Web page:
Sunday, September 12, 2010

Album Review: The Script - Science & Faith (3.5/5)

Two years ago, Irish three-piece band The Script delivered self-titled their debut album; an eclectic mix of sounds varying from guitar-driven pop to R&B; also responsible for landing the band their biggest UK hit so far ("The Man That Can't Be Move") and their biggest US hit ("Breakeven"). And whilst its eclectic outlook didn't necessarily strike a chord with critics, The Script was a huge success--with a double platinum UK certification, 5x platinum Irish certification and a WMA Award for Best Selling Irish Act under their belt, The Script were definitely one of the biggest bands to emerge in 2008.

Now onto the follow up, Science & Faith. As you can probably tell from the somber title--this time they're more serious. Unsurprisingly, this time it's more about lyrics than sound--which would explain why there is so little variation in the arrangement and compositions in nearly all of the songs. It does sound like they're all cut from same alternative rock/pop vein, which sounds overworked and exhausted half-way into the album. But it is very topic-heavy and underneath the standard drub of alternative rock/pop is a layer of heart-ache and strong emotions, which I can't yet tell if it was a smart ploy get people who normally listen to music for the sound to listen to the lyrics, as one of many things critics criticized The Script for in fact their lyrics. Although I disagree, I thought their lyrics were fine, I thought the storytelling was great too, especially in "We Cry" and "Man Who Can't Be Moved."

Opening is "You Won't Feel a Thing," a progressive guitar-laced number backed with rapid drumming and soaring harmonic "oohs" in the background vocals. The lyrics are interesting and very heart-felt as it sets the tone for the albums rather dark aura. It talks about being dragged down by life ("I've been kicked right down, I've been spat in the face/I've been beat up robbed and left for dead") ultimately it's a 'what doesn't kill you makes you stronger' fable. If anything, it's an invigorating start to the album. Next up is the piano and guitar-driven pop of "For the First Time," it has a lighter melody, but still pretty dark but with a hint of optimism best summed in the lyric: "We're smiling but we're close to tears."

"Nothing" packs more of a punch in its chorus, but it's still the same piano, guitar and drum arrangement. Title track "Science & Faith" deliverers another pack-punching chorus but slightly shaking things up with a distinctive plucking electronic guitar underneath the piano, guitar and drum arrangement. At this point the frustrating re-tread of the same sound is very boring but that aside the last half of the album does manage churn out some winning tracks (through their lyrics of course).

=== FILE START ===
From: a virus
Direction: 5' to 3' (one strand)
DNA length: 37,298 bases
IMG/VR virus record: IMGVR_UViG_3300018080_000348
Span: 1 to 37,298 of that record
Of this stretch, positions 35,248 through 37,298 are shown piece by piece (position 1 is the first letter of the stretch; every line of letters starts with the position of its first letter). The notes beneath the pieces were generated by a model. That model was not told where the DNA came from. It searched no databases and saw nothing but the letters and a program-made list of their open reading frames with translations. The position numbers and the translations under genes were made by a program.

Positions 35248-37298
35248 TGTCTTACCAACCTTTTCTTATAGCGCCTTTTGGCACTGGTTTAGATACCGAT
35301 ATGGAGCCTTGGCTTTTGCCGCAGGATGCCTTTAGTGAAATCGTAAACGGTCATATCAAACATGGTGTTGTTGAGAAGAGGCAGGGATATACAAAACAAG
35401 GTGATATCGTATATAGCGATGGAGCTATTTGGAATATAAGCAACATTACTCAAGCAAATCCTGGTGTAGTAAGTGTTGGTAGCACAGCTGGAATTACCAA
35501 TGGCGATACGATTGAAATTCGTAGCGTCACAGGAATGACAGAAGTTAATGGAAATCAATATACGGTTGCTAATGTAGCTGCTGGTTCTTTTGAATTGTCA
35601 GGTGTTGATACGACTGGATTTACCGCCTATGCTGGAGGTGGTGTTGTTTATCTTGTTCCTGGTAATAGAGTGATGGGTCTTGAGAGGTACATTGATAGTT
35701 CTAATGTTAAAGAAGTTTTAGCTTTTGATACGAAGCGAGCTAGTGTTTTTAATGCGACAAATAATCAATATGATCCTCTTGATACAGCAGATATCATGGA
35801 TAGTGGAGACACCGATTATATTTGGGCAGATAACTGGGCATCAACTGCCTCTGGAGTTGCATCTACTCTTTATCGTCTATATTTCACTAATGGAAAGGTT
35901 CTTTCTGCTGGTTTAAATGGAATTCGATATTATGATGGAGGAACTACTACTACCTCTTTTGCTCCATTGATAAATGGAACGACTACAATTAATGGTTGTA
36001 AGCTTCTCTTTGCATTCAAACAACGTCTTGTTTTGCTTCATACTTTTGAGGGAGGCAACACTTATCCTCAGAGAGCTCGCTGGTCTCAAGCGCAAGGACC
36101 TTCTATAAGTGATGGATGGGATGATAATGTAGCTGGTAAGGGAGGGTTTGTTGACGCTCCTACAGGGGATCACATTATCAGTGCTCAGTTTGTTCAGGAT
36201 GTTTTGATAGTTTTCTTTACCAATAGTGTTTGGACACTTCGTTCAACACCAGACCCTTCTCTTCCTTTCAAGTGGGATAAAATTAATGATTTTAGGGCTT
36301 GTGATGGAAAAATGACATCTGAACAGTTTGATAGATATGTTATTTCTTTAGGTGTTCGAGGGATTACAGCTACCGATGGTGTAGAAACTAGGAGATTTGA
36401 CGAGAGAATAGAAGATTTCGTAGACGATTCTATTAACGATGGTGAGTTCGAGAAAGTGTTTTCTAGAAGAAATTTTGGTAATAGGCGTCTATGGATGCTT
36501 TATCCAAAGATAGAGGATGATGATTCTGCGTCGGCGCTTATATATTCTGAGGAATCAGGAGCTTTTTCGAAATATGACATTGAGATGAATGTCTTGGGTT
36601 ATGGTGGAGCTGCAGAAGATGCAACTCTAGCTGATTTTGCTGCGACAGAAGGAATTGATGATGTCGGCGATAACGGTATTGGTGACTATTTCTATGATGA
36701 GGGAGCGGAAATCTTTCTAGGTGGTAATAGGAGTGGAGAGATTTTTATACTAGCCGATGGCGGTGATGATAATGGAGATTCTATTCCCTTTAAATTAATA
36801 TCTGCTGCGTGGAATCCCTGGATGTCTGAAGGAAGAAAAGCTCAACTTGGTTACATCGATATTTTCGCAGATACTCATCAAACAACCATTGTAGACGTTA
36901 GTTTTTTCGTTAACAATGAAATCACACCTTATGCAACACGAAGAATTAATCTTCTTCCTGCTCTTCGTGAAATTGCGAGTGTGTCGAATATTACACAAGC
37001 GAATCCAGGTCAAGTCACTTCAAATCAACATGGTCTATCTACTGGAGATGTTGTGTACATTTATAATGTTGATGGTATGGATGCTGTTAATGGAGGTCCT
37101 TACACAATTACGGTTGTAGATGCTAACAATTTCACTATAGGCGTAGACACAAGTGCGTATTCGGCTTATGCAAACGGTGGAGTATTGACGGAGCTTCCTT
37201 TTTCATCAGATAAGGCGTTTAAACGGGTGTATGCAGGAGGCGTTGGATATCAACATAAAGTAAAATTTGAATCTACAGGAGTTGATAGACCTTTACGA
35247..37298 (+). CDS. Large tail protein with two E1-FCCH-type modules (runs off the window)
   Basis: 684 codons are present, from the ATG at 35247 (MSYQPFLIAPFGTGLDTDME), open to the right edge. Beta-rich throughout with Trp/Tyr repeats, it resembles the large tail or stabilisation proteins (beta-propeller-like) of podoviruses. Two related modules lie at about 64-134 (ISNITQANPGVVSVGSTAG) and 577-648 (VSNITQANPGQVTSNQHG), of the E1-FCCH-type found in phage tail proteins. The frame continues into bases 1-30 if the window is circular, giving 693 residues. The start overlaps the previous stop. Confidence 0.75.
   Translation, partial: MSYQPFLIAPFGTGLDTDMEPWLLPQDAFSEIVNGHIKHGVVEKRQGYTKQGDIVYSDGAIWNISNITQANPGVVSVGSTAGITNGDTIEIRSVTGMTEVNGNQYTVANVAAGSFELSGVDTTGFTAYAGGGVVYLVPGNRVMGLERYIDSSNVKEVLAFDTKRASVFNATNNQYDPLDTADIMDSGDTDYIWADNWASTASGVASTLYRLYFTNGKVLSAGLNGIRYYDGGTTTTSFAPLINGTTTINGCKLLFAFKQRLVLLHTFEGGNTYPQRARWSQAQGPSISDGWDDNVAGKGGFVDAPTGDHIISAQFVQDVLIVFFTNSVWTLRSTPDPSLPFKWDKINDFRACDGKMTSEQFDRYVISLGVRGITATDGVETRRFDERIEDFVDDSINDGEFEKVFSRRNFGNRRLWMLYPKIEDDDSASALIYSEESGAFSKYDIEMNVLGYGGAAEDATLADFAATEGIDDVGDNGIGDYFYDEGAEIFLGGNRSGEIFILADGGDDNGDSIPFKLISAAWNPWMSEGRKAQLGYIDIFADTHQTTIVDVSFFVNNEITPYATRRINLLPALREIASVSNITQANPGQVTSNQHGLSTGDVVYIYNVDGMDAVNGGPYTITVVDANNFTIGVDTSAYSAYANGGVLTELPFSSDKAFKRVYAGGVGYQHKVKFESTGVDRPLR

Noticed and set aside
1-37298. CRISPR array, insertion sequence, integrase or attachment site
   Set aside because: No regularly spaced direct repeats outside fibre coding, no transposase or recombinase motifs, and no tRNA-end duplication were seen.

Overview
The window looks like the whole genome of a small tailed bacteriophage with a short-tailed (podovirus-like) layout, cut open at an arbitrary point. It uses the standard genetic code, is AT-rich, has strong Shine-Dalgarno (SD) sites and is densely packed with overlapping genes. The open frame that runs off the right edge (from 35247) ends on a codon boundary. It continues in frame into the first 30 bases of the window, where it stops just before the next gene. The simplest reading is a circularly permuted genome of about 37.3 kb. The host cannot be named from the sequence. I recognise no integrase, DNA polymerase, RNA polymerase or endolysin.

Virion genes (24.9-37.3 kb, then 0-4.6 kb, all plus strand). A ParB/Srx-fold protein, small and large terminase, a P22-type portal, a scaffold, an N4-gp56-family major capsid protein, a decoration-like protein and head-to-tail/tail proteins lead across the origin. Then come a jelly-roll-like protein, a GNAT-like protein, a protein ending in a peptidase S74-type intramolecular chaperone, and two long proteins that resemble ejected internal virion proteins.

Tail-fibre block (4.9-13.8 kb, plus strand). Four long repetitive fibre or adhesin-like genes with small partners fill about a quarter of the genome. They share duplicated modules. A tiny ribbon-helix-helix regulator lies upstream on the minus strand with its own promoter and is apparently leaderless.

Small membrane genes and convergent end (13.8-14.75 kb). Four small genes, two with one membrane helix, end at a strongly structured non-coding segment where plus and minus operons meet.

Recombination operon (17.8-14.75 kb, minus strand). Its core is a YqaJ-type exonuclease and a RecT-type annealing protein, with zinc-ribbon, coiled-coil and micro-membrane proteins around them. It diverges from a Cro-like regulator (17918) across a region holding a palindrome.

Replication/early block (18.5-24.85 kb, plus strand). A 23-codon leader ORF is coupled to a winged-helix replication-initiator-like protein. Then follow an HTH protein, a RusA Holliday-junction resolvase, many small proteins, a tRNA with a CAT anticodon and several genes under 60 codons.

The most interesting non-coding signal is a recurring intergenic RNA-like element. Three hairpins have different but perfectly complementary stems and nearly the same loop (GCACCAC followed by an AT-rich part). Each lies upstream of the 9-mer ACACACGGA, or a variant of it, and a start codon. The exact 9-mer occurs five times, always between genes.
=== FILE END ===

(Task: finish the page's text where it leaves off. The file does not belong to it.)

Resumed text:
The lyrical approach to "If You Ever Come Back" is interesting. It talks about wishing you had someone back just so you could experience the things that you didn't like about them and made you breakup in the first place... I guess it's a weird sense of closure. The lyrics in "Long Gone and Moved On" isn't as good but interesting all the same; talking about the inability to move on after a crumbling relationship has ended. Next up is "Dead Man Walking;" a song where the music is actually worth talking about--soaring with orchestratic strings stretched over the drums and violins.

"This = Love" is charged with rapid drums and O'Donoghue's gritty vocals. "Walk Away" is cool change up in sound; delivering a more dynamic production; with piecing strings, aggressive drums and guitars--there's also dramatic solo piano keys in the second verse. Like "You Won't Feel a Thing," closing track "Exit Wounds" soars with harmonic "oohs" in its chorus and background vocals; although they do sound good over the dizzying and climatic drum and electronic guitar driven production.

I applaud The Script for the depth in lyrics, what really brings down the album is the lack of variation within the sound, it's a shame because Science & Faith had the potential to be a real winner but you can't have one side without the other--it would have worked if it held up its side of the music and not just the lyrics. But it's not a huge disappointment, separate the tracks and you have a handful of really good alternative/pop songs with great lyrics.

Best: For the First Time, You Won't Feel a Thing, Nothing, Science & Faith, Dead Man Walking


ww_adh said...

This doesn't sound that worthwhile. I don't think I'll be getting it. I wasn't blown away by their first album anyway.

J.Mensah said...

Yeah, everything sounds the same but I quite their song writing this time around.

Anonymous said...

@ww_adh: It is a very good album which isn't done justice in this review. I happen to be Irish and the amount of pride that these people come from the same country as me is overwhelming. Even if you weren't "blown away" by their first album, they're excellent for cheering you up on a bad day or just listening to casually.

J.Mensah said...

Thanks for commenting! :) To be fair, I did say it was a good album and gave them credit for their lyrical depth this time around.